The Maritime History of the Great Lakes
British Whig (Kingston, ON), Aug. 18, 1882

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p.3 Annoying Slumberers - The steamboat whistling nuisance in this city should be looked after. Every morning the prolonged blasts of some steamer awake people long before the rising hours. The blowing off of steam by the boats might also be obviated if less pressure was used in coming into the wharves. It is simply a waste of power to allow it to escape.

Yachting Notes - Cynget, Garfield, Cruiser, Gracie, Sylvia, Katie Gray, Surprise, Laura, Cricket, Verve, Vixen.

Police Court - A Vessel Case - a test of sailor's right to leave without full notice before a vessel discharges - schr. Laura, Capt. Daley.


The barge Otonabee is discharging ties here.

The steam barge Nile and consorts are in from the Rideau.

The John Thorn had an excursion from Clayton to Kingston.

The Princess Louise brought to Kingston yesterday the biggest load yet this season from down the river.

A barge of coal, said to have been uninsured, is said to have been sunk in the river a few days ago and abandoned. It left Fairhaven.

The schrs. Canada, Cheboygan, pine; Albion's Ark, Alpena, pine; and Mary, Windsor, staves; have arrived at Garden Island.

The schooner Paragon, with coal for Port Hope, ran ashore on Mohawk reef, and lies about a foot out on a rocky bottom, though not making much water.

The tug Conqueror passed here last night with a raft of five drams of timber bound for Quebec. Several hours afterwards the tug Edsall went down the river with another raft.

The schooner Marquis, with 30,000 bushels of wheat and a deck load of pork, risked the danger of sailing to Prescott, rather than pay $50 for towage by the Dominion Wrecking Company.

The schrs. Jessie Breck, Prussia and Bavaria have been chartered to carry coal from Cleveland to Brockville at $1.25 per ton f.o.b. Altogether they will carry 2,200 tons.

The schr. Jessie H. Breck has filled all the available space on Swift's wharf for soft coal, and at noon was towed to Queen street wharf, where she discharged the balance of her cargo, 100 tons, for R. Crawford & Co.

The Dominion Wrecking Company have contracted to raise the str. Avondale, ashore at Isaacs Harbour, and bring her to Halifax. Considerable phosphate from the cargo of the str. has reached Montreal.

There is a fleet of about twenty vessels on the way to Kingston from Chicago with grain, upon which from 4 1/2 cents to 6 cents per bushel is being paid. The prop. Europe, with 17,200 bush. wheat, and the schr. St. Andrews, with 15,000 bush. wheat, have arrived from there.

The Merchants' Propeller Company has at last determined to have some steps taken for raising their new propellor City of St. Catharines, which sank near Port Huron in 1879. After a week's search the wreck was found and a couple of tugs with necessary appliances are now at work upon her.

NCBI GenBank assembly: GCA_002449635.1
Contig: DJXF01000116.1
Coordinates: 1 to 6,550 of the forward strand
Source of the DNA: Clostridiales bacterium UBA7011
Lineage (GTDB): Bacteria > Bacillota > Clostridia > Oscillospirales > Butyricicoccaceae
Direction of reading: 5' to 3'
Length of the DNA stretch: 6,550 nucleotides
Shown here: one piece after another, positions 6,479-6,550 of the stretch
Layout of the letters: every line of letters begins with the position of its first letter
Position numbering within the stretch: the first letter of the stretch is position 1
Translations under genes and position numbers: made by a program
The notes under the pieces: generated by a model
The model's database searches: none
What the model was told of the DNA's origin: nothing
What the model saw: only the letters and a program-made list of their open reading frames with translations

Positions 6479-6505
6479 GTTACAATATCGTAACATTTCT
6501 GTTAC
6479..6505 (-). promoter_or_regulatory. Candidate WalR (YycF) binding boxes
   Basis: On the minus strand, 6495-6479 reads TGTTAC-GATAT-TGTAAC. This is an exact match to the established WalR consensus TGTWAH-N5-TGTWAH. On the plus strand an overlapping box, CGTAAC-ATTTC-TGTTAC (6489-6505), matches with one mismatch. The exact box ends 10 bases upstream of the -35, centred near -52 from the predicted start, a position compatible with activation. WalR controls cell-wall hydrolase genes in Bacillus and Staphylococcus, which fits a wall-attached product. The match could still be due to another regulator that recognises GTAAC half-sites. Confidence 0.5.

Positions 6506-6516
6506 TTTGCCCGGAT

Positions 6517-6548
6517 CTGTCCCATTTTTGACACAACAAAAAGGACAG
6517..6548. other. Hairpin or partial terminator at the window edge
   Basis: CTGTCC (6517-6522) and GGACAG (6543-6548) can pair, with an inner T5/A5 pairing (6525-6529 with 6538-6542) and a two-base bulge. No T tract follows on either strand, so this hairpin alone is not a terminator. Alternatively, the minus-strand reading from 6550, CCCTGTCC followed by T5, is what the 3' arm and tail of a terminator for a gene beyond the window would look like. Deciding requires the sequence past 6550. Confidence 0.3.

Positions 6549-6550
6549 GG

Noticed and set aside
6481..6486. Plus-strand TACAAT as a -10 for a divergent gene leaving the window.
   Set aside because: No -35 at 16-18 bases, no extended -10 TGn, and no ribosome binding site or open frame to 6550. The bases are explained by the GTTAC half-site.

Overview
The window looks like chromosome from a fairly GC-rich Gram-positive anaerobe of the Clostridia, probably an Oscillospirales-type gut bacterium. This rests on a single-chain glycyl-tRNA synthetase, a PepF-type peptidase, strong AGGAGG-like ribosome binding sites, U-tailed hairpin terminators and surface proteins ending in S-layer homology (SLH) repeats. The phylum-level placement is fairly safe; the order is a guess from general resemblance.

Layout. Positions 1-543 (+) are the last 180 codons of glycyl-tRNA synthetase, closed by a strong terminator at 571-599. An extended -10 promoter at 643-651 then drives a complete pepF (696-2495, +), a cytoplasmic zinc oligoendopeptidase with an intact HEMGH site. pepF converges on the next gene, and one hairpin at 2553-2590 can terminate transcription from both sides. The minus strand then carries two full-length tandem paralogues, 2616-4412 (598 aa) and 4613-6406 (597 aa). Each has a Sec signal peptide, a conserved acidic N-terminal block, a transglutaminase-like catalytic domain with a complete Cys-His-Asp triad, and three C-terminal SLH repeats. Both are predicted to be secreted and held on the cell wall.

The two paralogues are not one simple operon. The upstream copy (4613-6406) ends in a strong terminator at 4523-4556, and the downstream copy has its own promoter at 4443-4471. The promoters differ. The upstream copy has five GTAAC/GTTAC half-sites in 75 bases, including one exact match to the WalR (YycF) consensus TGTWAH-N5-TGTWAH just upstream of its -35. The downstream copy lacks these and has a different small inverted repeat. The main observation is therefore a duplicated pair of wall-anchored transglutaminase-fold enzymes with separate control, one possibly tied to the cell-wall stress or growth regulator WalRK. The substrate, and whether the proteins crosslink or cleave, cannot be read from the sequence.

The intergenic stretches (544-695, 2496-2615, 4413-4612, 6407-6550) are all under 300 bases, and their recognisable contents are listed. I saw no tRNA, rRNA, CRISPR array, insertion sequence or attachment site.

On Wednesday the schr. J. & R. Collier was towed into Oswego by the steam barge Saxon minus her mainmast, which she lost in a collision with the schr. Marcia A. Hall at South Bay. Both vessels were at anchor under the Point during a gale. The Collier weighed and started out. By some means her cable slipped and the anchor ran out and caught bottom, swinging across the bows of the Hall, with the latter's jibboom forward of the Collier's mainmast. Both anchors dragged and in this position they drifted toward the shore until Capt. Moore cut away his mainmast. The vessel is loaded with box-stuff for Rathbun. The schr. Hall lost her headgear. She is bound for Toronto with coal from Oswego.

The tug F.A. Folger arrived last evening with the disabled steamer Passport. She was towed to the Kingston Foundry there to receive a new shaft. A passenger on the steamer when she broke her shaft states that the Captain displayed the greatest coolness, and no one would have imagined that anything had occurred but for the fact that the passengers had to be transferred to the str. Magnet, which happened to be steaming down within a hundred yards of the disabled boat and which towed her to Brockville at the time. Orders have been issued to sell no more tickets via Charlotte for the str. Magnet. In case the repairs to the str. Passport occupy any length of time another boat will be leased to complete the line for the season. The Passport was built 30 years ago, and ranks as the fastest passenger steamer of the line.

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Date of Original:
Aug. 18, 1882
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Rick Neilson
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Public domain: Copyright has expired according to the applicable Canadian or American laws. No restrictions on use.
Maritime History of the Great Lakes
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British Whig (Kingston, ON), Aug. 18, 1882